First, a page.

Disney Disney Disney Disney! (Part 2: DisneySea)

The hotel, again

I have only two complaints about the Disney Ambassador Hotel:

1. No wireless. Not even exorbitantly priced wireless! There was an ethernet cable, but that’s not exactly helpful for my iPad.

2. The tea in our room was instant powdered tea. The only English word on the black tea was UNSWEETENED, but there was also no sugar — or at least, there was, but it was wrapped up in the sachets of coffee. So I drank instant green tea, and it was terrible.


DisneySea is a separate park unique to Tokyo Disney. It has a strong nautical theme, with waterways, a lagoon and lots of boats. It’s also aimed at an older demographic, with scarier rides and beer available from many concessions.


There’s also a bit of a steampunk aesthetic here and there.

Of course, there’s still heaps of appeal for kids, including the Mermaid Lagoon, a gorgeous indoor area with an under the sea vibe.


A glowing sea cucumber nudibranch.

The Mermaid’s Lagoon features the kelp cups, a smaller version of the teacup ride. We thought they were identical to the teacups, but NO! These cups rely on body weight to spin, so Z and I had a very unsatisfying ride until we figured that out.

Then it was Omo and Rie’s turn! Fun fact: Omo gets motion sickness. FUNNER FACT: the cups apparently broke during their ride, so she got another go! She looked like she was having the exact opposite of fun. Meanwhile, Z and I stood on the sidelines, CONSUMED WITH ENVY.

DisneySea was even busier than Disneyland the day before — it was the day before a public holiday, so the park was full of school groups. We only managed to get one FASTPASS before they ran out — but that was for Journey to the Centre of the Earth, which was worth it.

Basically, Journey to the Centre of the Earth is a rollercoaster, but a fairly sedate one. OR SO IT SEEMS. You get in your cool steampunk car and travel through some amazing set pieces, with realistic insects, lava, some kind of monster, and real fire.

Then you’re plunged into darkness and emerge on the side of a mountain, where you plunge for a few seconds of SCREAMING TERROR before the ride ends.

Z and I shared our car with a bunch of teenage boys, who were trying really hard to be cool, only one of them had a very girly scream. So Z and I were like, “Oh, sugei!” which is a fairly masculine way of saying, “AWESOME!”


Another part of the park was based on Aladdin (and Sinbad, only not the Sinbad story everyone knows?), so it was basically a Disneyfied version of a stereotypical Arabian city. But it was very pretty nonetheless, and there were magicians doing magic tricks in the Agrabah Bazaar, and there was a two-storey carousel. Now, I like carousels, but I think the one I rode in North Carolina was better. Sorry, Disney.

We accidentally wound up watching a live show, in which Mickey and Minnie and their friends/teddy bears, Duffy and ShellieMae, celebrate the advent of spring, only to be foiled by Jafar and rescued by the Genie? It was hard to tell, not just because it was in Japanese, but also I couldn’t see much.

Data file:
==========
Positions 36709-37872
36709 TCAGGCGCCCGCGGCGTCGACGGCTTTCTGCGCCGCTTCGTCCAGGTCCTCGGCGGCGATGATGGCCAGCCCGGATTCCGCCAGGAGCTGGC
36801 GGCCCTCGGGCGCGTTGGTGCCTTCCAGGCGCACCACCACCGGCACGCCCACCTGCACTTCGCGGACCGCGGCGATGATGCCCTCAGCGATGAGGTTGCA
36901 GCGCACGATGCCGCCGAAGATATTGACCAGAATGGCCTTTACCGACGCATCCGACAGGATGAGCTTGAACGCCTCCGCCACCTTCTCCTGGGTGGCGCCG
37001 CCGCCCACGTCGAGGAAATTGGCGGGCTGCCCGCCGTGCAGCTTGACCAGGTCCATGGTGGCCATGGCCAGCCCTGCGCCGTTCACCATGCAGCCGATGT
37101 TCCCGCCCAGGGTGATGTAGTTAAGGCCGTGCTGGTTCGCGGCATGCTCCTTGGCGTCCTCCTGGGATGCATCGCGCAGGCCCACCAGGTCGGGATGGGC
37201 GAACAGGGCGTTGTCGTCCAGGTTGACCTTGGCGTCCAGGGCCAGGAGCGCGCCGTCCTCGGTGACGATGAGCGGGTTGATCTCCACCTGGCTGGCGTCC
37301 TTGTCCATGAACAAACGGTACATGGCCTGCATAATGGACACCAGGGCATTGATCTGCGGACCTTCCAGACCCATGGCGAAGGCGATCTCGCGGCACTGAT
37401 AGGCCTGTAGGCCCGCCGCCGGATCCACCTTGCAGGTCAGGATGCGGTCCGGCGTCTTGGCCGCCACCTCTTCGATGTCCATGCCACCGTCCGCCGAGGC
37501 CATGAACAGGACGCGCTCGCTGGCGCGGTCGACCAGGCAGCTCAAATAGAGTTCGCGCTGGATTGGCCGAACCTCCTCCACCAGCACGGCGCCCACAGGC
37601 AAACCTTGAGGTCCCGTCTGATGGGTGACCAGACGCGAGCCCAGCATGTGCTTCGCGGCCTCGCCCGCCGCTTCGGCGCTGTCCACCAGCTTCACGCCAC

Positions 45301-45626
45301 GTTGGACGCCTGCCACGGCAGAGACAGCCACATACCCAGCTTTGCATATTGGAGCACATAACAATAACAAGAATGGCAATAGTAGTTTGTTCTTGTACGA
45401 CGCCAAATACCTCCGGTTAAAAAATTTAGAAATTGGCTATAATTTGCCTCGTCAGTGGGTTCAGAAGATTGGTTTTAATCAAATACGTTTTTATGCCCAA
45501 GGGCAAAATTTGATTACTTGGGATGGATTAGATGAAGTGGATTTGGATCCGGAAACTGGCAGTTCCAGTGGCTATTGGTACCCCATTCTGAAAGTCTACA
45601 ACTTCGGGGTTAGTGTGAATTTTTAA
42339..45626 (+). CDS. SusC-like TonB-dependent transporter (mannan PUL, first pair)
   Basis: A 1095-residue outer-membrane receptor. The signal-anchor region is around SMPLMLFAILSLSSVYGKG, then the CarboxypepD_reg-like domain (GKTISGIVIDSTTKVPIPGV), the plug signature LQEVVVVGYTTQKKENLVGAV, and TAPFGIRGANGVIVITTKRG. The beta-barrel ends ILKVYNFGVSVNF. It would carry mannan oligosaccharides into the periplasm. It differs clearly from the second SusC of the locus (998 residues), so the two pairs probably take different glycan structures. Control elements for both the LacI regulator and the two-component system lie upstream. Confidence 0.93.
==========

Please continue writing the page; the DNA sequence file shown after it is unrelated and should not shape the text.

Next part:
Duffy. Let me tell you about Duffy

Duffy the Disney Bear was first created for Walt Disney World in Florida, as a special edition toy to commemorate spring. He was adopted and given a new history by Tokyo Disney — basically, Mickey was going on a trip, and Minnie gives him this bear to keep him company. Then Duffy comes to life and gets a girlfriend, ShellieMae.

Duffy is the very first Disney character who didn’t first appear in a movie or TV show. Basically, he’s a big whopping marketing ploy, with a personality exactly like Mickey’s only less interesting. He’s hugely popular in Japan, but I’m not feeling the love. At first I was just, “Meh,” because I have no emotional connection with him, but that turned to resentment as I realised Duffy was crowding out the merch that I would have found interesting. For example, there used to be a lot of Ariel and Jasmine stuff in the relevant areas, but now it’s just Duffy.

Basically, Duffy, Imma happy for you, and Imma let you finish, but Mulan is the greatest Disney princess of all time. OF ALL TIME. (Except for those others.)

(Unsurprisingly, there was no Mulan whatsoever at Tokyo Disney. But one day I’m going to go to Disney Hong Kong, and if that park isn’t swimming in Mulan merch, I’m going to have to flip a table.)

Duffy rant over

Japan is a country that really appreciates its meat, so I was able to buy a smoked turkey leg at one of the concessions.


I felt like Henry VIII in the best possible way.


The DisneySea landscape is dominated by Prometheus, a vast artificial volcano that erupts once a day. All fire, no lava. Alas. (It’s still spectacular!)

DisneySea also features a ~New England village and Olde New York section, both of which are charming. I particularly enjoyed the “American” performance, which involved people dressed up as hamburgers and fries singing “Yankee Doodle” and … the Spice Girls? I like to think this is Japan’s revenge on Hollywood.

It was getting quite late in the day, and we still had a long list of rides we wanted to go on, and there were no FASTPASSes to be had. Rie, Omo and I queued for two hours to ride the Tower of Terror, while Z opted out in favour of not thinking she was going to die.

I’d like to say she made the right choice — well, it was the right choice for her, and I’m not going to criticise it one bit — but I really liked Tower of Terror. Which is a bit ironic, because I was absolutely sick with fear as we got closer and closer to the front of the queue. And don’t get me wrong, the ride was indeed terrifying, but it was also really fun. (I’ve heard the Anaheim version is even scarier, though!)